Don't like needles? Futuristic new pill could inject drugs directly into your gut
New Drug Delivery Device (YouTube)

Scientists at the Massachusetts Institute of Technology (MIT) and Massachusetts General Hospital (MGH) have designed a capsule that can deliver drugs more efficiently and effectively than injections under the skin -- by injecting the drug directly into the lining of the gastrointestinal (GI) tract.


Based on studies of what happens when people accidentally ingest sharp objects, the team of researchers wondered what would happen if a person were to swallow a pill coated with short needles. Because there are no pain receptors in the GI tract, the injections would be painless.

Moreover, it would be capable of delivering medications that could not normally be administered orally, such as drugs used to treat cancer and autoimmune disorders.

"This could be a way that the patient can circumvent the need to have an infusion or subcutaneous administration of a drug," Giovanni Traverso, one of the lead authors of the study, told MIT News.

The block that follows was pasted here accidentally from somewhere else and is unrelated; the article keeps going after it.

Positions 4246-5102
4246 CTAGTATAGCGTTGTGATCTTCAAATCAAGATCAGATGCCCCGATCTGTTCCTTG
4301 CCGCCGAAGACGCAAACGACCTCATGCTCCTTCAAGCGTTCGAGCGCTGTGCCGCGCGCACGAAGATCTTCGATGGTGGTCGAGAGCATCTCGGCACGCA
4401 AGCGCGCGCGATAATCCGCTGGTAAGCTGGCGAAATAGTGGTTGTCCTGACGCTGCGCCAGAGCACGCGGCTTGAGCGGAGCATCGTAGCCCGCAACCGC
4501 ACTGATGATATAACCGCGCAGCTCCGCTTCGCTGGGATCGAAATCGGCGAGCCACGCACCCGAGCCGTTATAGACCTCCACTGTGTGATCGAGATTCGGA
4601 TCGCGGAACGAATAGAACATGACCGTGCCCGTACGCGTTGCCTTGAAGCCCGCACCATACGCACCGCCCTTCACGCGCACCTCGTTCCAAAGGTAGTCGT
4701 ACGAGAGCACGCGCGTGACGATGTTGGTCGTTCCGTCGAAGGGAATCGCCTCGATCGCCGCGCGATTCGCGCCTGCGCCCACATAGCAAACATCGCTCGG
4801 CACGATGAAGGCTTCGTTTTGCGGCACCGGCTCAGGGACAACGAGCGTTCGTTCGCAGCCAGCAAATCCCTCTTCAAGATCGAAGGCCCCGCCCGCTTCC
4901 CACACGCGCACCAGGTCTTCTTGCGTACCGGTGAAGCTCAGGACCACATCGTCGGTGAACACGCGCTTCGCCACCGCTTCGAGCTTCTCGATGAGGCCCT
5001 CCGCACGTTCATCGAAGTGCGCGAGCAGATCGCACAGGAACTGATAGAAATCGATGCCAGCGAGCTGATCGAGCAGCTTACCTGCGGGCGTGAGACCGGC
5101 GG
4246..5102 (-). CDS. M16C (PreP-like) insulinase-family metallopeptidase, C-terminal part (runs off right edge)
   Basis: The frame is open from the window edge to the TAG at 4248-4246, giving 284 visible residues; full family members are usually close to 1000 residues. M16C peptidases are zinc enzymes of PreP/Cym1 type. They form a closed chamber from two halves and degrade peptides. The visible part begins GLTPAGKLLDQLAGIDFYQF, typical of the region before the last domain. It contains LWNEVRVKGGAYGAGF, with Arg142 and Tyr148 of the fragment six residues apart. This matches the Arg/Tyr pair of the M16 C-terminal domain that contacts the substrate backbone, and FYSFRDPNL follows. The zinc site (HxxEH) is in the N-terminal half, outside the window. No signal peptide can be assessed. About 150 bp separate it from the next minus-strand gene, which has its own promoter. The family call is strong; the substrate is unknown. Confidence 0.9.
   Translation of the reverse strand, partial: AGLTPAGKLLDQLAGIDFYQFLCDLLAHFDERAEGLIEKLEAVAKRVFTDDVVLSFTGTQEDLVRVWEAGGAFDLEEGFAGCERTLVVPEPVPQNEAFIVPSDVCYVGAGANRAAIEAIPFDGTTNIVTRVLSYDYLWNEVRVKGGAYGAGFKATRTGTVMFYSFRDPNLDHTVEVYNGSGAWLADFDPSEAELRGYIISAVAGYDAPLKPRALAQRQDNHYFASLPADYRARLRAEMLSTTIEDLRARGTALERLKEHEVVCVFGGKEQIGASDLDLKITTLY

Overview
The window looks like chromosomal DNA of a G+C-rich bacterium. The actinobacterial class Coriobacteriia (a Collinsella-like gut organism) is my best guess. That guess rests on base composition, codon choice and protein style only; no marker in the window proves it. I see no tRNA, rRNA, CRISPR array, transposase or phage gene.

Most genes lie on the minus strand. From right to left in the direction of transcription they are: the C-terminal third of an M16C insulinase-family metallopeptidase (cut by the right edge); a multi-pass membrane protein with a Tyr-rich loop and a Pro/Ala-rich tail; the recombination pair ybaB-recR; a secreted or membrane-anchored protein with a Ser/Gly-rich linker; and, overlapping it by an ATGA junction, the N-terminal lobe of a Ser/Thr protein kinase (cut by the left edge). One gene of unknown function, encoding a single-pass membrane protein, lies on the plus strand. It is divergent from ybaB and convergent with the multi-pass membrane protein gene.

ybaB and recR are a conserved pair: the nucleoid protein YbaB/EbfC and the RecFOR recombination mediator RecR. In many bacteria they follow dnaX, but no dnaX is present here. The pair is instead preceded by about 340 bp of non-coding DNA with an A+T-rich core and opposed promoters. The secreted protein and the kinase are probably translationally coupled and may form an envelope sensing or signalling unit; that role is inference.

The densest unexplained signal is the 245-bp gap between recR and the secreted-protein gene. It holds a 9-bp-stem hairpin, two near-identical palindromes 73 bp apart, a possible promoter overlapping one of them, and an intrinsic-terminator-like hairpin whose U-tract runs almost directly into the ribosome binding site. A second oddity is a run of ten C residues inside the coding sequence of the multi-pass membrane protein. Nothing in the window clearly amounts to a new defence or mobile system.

The problem with many cancer and autoimmune drugs, according to another of the study's authors, Carl Schoellhammer, is that "before they even would be absorbed, they’re degraded in your GI tract by acids and enzymes that just eat up the molecules and make them inactive."

The prototype capsule they designed is approximately two centimeters long and one centimeter in diameter. It contains a drug reservoir, to house the therapeutic payload, and a pH-responsive coating covering tiny, stainless steel needles. Once in the intestinal track, the coating would dissolve, and the contraction of the intestinal muscles would push the medication out of the reservoir and into the needles, which would then inject it into the tissue.

The researchers tested their prototype in pigs with an insulin payload, then measured the drop in the animals' blood-glucose levels. The prototype caused a drop that researchers called "far superior" to traditional injections.

"The kinetics are much better, and much faster-onset, than those seen with traditional under-the-skin administration," Traverso said. "For molecules that are particularly difficult to absorb, this would be a way of actually administering them at much higher efficiency."

Watch an explanatory video about the device via MIT's YouTube channel below.